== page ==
A MAMMOTH sea structure has been given a new lease of life on land thanks to a recycling project by a town firm.
Able UK has transformed the North West Hutton oil platform living quarters - the biggest ever structure removed from the North Sea – into a mobile accommodation unit providing office and welfare facilities for workers at the company’s Seaton Port facility.
And the 3,500 square yard platform, which housed oil rig workers in the North Sea for over 20 years, has now been entered for a national environmental award.
The North West Hutton platform was installed North-East of the Shetland Islands in 1981 and continued in production until 2003.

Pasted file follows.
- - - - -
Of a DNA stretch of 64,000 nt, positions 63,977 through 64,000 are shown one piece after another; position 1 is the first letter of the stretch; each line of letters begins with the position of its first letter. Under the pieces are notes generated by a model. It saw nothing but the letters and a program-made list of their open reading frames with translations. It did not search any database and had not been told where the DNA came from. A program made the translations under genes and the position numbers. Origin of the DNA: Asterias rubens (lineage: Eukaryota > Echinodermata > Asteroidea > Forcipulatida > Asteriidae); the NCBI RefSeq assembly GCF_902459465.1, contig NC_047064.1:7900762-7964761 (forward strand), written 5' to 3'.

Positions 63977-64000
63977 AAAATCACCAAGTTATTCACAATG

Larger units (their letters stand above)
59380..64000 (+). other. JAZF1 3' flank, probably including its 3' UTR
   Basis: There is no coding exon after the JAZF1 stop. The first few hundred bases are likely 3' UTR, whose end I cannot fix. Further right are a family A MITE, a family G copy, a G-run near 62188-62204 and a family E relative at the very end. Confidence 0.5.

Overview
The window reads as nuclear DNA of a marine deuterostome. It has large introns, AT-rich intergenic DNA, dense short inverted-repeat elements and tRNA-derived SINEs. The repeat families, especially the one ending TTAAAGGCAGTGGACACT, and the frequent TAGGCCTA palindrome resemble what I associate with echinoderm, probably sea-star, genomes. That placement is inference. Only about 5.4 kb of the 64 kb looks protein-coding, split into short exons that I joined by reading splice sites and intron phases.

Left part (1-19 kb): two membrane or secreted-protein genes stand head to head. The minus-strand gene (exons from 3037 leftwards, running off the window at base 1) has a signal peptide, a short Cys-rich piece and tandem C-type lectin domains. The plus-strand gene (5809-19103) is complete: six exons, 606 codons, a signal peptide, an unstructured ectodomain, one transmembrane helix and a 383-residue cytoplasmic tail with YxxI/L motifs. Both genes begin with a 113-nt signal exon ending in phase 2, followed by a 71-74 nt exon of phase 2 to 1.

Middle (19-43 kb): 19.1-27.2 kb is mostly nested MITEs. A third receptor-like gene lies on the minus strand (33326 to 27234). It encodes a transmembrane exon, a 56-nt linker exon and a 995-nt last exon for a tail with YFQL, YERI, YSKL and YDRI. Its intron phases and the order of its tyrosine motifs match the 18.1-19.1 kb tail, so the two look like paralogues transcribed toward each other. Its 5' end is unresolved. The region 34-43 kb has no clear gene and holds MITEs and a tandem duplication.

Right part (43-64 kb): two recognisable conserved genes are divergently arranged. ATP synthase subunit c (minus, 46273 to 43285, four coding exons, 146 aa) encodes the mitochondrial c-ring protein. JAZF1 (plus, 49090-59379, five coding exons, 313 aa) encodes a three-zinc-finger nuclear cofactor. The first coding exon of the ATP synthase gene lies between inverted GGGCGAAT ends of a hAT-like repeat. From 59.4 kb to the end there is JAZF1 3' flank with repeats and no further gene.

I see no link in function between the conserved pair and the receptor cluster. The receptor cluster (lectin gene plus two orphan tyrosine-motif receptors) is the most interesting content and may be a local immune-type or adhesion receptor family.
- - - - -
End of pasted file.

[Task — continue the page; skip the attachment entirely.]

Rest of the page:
Able was awarded the contract for recycling the platform and transformed it with a £250,000 refurbishment programme to provide office space, changing rooms, catering facilities and a canteen for up to 300 people.
Able UK group development director, Neil Etherington, said: “We believe this is a great example of recycling on a grand scale. It is also a fitting tribute to British engineering that this iconic structure can now continue to service the needs of the oil and gas sector and for some of the workers who pass through the facility it will evoke nostalgic memories when they used the facility during its previous life.”
The project to transform the accommodation unit has now been shortlisted in the Green Apple Awards which aim to recognise, reward and promote environmental best practice around the world.